diving for pearls in PEARL in a gray flannel suit does not compute. The a DJ now runs the world’s most powerful financial institution is proof if proof is needed
that every company is now a technology company and every company now dresses like one or should. Hoodies, the $3500 type from Piana – not a $19.99 from Target, rule. From retired to re-tired: for the last hundred years the arc of a
working life has been pretty clear. Go to school, go to college, get on a career
ladder, knuckle down to 40 years, relax for a decade or so and then die. But now
retirement—a phase of life that used to last 10 or 15 years from 65 to 80—
stretches out a head for 30 or 40 years. If we quit work at 65 have we saved
enough money to last us that long? For many people the answer is “No”. Live
long enough to live forever,” says Ray Kurzweil. Sure, but how am I going to be
able to afford it? Fortunately the rise of the gig economy offers us a
potential lifeline. We never need to fully retire or we can unretire as
circumstances dictate. Gigs can put food on the table as long as we can keep in
the game. Re-tired, we can seize the work opportunities that are blossoming across
the gig economy. Ride-sharing services such as Uber and Lyft, platforms such as
Upwork for writing, accounting, design and related services, Guru for IT and
engineering skills, Amazon’s Mechanical Turk offering knowledge workers a way to
bid for expert work needed by organizations large and small. All of
these offer the post 65 crowd a way to keep the money coming in rather than
just going out. From mass-produced to me produced: for the last hundred years
we’ve become accustomed unless we’re Lord or Lady of the Manor to wearing
store-bought off-the-shelf clothes. The result: Well, we all look kind of the same.
Now through rapid prototyping and short-run production with 3D printers,
we’re paving the way for an era of personalized print-it-yourself products.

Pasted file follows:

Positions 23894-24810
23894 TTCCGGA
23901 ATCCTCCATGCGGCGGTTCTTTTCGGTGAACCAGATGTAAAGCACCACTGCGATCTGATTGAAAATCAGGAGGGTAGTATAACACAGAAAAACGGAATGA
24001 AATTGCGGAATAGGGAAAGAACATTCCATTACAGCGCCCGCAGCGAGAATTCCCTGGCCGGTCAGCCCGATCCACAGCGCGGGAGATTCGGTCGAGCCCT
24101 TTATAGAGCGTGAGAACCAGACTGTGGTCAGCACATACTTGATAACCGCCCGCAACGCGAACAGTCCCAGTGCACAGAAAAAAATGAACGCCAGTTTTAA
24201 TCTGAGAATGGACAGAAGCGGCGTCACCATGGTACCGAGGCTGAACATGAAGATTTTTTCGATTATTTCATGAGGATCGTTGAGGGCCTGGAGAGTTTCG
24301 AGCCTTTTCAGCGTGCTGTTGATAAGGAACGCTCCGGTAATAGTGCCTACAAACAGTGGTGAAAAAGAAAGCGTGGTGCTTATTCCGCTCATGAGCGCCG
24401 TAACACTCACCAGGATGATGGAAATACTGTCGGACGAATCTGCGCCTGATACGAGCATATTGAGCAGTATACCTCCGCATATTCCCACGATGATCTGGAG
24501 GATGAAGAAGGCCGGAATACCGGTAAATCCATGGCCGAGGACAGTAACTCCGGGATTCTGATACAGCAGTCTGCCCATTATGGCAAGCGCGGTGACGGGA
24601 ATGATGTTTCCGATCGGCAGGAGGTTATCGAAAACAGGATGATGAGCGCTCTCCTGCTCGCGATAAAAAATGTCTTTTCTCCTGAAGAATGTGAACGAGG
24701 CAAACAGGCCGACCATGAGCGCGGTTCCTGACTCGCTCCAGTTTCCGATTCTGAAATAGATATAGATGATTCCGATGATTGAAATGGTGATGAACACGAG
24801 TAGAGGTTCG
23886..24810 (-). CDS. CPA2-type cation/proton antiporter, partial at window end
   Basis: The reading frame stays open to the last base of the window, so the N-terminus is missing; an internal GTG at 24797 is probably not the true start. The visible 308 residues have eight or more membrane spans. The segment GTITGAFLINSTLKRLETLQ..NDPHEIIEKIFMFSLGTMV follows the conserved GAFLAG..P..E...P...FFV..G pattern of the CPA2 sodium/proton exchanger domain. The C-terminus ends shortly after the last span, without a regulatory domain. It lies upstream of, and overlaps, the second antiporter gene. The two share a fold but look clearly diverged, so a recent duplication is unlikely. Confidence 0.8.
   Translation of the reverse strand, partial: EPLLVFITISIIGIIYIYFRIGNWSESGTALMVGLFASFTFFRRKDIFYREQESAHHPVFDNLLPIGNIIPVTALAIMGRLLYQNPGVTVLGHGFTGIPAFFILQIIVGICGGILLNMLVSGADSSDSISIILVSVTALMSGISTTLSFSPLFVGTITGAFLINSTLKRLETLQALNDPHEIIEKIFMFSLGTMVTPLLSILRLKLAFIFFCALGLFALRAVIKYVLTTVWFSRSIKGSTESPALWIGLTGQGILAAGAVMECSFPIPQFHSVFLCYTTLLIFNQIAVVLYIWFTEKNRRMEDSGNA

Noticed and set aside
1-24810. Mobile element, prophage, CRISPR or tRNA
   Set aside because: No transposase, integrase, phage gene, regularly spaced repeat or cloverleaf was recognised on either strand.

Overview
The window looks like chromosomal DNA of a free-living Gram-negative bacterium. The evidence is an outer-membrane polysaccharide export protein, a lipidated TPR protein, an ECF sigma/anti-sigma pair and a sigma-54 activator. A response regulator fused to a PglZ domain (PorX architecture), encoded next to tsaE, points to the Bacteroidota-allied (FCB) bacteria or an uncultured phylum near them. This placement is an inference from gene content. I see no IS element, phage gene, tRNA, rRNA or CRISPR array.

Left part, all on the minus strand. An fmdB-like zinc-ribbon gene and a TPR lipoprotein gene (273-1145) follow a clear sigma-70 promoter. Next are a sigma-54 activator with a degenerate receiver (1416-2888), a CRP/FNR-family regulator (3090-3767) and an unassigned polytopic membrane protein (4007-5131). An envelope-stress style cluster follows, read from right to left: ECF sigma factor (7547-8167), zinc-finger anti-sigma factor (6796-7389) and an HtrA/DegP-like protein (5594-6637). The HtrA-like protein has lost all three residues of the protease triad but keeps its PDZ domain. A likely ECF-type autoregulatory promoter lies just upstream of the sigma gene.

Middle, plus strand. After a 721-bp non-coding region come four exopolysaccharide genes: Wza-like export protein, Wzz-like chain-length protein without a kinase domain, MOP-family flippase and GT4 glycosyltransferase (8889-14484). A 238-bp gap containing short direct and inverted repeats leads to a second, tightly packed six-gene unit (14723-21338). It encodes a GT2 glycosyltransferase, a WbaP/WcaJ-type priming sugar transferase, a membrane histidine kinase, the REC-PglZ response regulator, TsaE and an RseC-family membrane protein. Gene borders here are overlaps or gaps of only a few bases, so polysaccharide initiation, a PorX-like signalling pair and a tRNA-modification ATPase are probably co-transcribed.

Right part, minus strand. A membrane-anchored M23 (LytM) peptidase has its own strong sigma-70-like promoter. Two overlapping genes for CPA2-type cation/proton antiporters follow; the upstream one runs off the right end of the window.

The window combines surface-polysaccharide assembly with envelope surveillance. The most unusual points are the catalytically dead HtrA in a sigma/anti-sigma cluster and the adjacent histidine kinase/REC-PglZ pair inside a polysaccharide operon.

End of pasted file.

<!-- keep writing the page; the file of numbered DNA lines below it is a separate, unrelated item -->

Forget the same as what everybody else is wearing vibe, now we want uber-personalized one-of-a-kind, perfectly tailored clothing, that’s still
affordable. Already Nike has started using 3D printing for customized sports
shoes. Adidas is getting into the Sewbot game, a mixture of AI, robotics and
3D printing. By taking a picture via an app, Adidas customers can have their body measurements taken and the data sent to the nearest Sewbot which will create the
item of clothing to fit perfectly. No more ordering three versions of the same
item to test the size and sending two back. Returns will diminish as will the
retail supply chain. The hope for a completely sustainable model of clothing
and footwear production is fast becoming a reality. Shoetopia is a product that’s similar to the Adidas model allows customers to
take pictures via the app and have shoes custom-made in a local digital
fabrication center. The shoes are even biodegradable. The next step is to bring
these production sensors into our own homes with personal 3d printers. PIY is
the eco-friendly future of manufacturing and retail. Ranging across technologies,
business models and demographics, From and To outlines what we consider the
most important trends that will change what you do and how you do it: be you a
chief executive, a student, a politician or just a regular worker. Whether you’re
excited by the future or fearful, this is no time to not be paying attention. The
future of your work is changing. This report is your field guide.

Leave a Reply

Your email address will not be published. Required fields are marked *